10 ways you can drive better in 2021
Australia is pretty big on jarring public service announcements. I recently came across an especially sobering one on YouTube. This may or may not have coincided with the recent shame of receiving my first traffic fine in about four years.
A family is merrily driving on a countryside road, children strapped into their car seats, happy couple up front. Daddy driver, however, seems to keep erring over the speed limit.
He passes a law enforcement officer who had stopped another car, thankful it was not him. He keeps driving, over the limit, engrossed in conversation with his passenger, leaves the road for a second, tries to recover, loses control and flips the car several times. Flailing arms, shrieking children – it was horrible and graphic.
“The lucky ones get caught” was the payoff line. And a great one at that.
A brush with the law is the better than the alternative as a means to remind one of their responsibilities behind the wheel.
With that in mind, we should go back to basics.
Here are 10 things (in no particular order) we should all be mindful of when operating a motor vehicle.
1: Drive dry
Please, people. The carnage caused by inebriated drivers is all too well documented in our country. If you are going to indulge in your lockdown stockpile, stay at home. Or use one of the convenient e-hailing services available in our modern world.
2: Stay in your lane
Some good and general life advice could be inferred from this one. Follow the course between the road markings – stop straddling, stop weaving. Solid painted lines (and islands) serve an important purpose.
3: Keep left and pass right
Okay, this could have been part of the point made above,– but since few people adhere to this rule, we decided it warranted a mention all on its own.
4: Sit properly
At any advanced driver training course, you will be taught the correct seating position is crucial to competently operate a motor vehicle. Reclining into the rear quarters or leaning to the side with one palm over the wheel might give you swagger points, but will not do you any favours in the event of an abrupt, evasive manoeuvre.
5: Back off
Even if you have the best braking system in the world, the laws of physics still apply. Tailgate aggressively and you are guaranteed to not be able to stop within a safe distance should the car ahead deploy anchors. In addition, leaving a sizable gap between yourself and the car in front gives space to make an escape should you need to – in the event of an attempted hijacking, for example.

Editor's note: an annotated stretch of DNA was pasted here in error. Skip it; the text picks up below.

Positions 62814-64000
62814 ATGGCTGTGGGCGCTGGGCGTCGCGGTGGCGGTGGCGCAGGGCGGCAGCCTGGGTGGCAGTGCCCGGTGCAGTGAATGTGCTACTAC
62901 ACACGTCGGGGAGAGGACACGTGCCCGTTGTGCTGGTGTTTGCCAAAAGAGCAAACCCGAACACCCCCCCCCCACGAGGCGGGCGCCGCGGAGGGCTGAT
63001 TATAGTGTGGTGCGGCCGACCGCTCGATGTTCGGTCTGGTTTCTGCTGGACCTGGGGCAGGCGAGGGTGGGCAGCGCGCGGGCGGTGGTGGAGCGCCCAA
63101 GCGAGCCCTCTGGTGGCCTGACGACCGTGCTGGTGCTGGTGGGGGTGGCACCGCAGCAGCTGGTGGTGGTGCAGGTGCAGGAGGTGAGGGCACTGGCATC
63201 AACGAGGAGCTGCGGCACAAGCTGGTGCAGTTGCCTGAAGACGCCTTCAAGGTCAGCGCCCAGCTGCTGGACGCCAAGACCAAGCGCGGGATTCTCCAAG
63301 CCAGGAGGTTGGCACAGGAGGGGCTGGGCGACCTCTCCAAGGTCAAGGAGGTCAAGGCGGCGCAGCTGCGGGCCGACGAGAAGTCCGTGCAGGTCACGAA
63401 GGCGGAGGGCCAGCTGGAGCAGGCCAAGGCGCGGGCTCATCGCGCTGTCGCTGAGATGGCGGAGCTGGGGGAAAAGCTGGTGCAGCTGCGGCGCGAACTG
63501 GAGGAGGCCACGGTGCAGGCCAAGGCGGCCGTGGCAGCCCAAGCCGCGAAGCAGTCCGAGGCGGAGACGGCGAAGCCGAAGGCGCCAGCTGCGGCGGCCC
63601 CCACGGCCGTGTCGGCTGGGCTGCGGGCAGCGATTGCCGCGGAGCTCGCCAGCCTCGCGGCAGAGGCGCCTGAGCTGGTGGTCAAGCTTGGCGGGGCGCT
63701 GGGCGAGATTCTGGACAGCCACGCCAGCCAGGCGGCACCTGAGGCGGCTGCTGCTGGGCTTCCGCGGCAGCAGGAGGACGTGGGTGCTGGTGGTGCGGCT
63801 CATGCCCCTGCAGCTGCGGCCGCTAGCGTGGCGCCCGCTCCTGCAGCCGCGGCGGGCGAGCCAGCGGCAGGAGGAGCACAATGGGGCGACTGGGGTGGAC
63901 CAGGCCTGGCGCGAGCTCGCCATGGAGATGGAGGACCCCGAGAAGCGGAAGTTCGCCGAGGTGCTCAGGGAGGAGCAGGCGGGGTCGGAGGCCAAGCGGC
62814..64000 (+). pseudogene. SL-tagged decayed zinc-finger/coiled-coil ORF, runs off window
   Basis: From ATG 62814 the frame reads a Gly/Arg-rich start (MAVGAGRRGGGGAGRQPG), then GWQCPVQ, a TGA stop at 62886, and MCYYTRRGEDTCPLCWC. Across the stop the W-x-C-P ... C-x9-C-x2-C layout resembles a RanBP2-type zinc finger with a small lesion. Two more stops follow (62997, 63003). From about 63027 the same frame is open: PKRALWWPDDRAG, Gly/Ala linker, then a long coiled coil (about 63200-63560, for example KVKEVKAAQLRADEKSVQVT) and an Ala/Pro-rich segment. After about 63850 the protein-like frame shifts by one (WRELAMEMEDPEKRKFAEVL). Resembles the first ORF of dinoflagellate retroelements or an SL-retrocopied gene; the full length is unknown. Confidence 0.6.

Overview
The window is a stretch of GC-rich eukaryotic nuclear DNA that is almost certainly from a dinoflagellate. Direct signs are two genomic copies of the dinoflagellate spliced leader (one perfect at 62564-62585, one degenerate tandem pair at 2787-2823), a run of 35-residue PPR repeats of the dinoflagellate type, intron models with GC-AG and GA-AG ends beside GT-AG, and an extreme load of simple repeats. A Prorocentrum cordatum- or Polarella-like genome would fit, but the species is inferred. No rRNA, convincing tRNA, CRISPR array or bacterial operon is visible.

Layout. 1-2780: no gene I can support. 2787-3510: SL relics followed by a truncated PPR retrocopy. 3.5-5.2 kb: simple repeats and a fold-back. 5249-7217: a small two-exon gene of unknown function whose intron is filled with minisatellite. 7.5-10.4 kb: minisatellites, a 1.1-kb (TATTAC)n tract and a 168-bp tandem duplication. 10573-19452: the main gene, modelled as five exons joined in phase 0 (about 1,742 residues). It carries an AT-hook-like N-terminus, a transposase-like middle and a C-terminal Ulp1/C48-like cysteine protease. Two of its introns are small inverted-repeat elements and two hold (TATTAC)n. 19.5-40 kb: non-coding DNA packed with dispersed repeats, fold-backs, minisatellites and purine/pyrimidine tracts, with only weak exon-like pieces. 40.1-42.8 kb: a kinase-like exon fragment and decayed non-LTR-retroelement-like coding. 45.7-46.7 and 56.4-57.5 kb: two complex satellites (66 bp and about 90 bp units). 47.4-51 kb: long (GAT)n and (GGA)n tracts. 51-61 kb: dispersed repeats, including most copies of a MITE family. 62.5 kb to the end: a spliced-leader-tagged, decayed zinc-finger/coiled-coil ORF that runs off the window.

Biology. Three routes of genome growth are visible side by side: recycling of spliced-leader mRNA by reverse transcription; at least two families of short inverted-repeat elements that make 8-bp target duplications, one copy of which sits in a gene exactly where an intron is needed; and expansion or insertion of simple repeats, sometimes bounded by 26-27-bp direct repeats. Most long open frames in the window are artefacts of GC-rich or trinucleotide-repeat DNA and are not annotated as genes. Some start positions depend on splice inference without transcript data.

6: Easy does it
Yes, we all fall short of the mandated speed limits from time to time. Exceeding the prescribed and encircled number by a few digits on occasion is inevitable, particularly in highway conditions when you may need to overtake safely. But regularly blasting down residential roads at 140km/h when you should be doing 60km/h is just not cool.
7: Text or drive, not both
We are constantly connected in 2021. Our myriad devices mean we are in a perpetual state of interaction. Vehicle infotainment systems are also enablers. Count how many people you spot operating a smartphone alongside a steering wheel. You might be one of them. Stop. Put it away. Focus on driving.
8: Be nice
See someone indicating? Instead of speeding up and trying to swoosh past them, would it add a significant amount of hours to your day to give them a gap? Please remember four-way stops and traffic circles are there for a reason. Not to serve as interesting landscape features while you drive nonchalantly by without attempting to slow down. And ease up on the road rage. It is not worth it.
9: Anticipation is key
Chances are that taxi is going to come to an abrupt halt. That Volkswagen Polo Vivo which seems to be showing no sign of braking is going to sail past the stop sign. The knackered Isuzu KB 250 veering to the left is probably going to change lanes without indicating. It sounds unfortunate, but expecting the worst from your fellow road users could prevent being blindsided, figuratively and literally.
10: Looking is free
Alertness is among your treasured tools in the arsenal of a safe driver. Be aware of your surroundings – that motorcyclist in your side mirror, for example, or the Fiat 500 in your blind spot. If we stay sharp, exercise vigilance and simply respect each other out there, it would go a long way to reducing the carnage that is all too prevalent on South African roads. Drive safely, friends.
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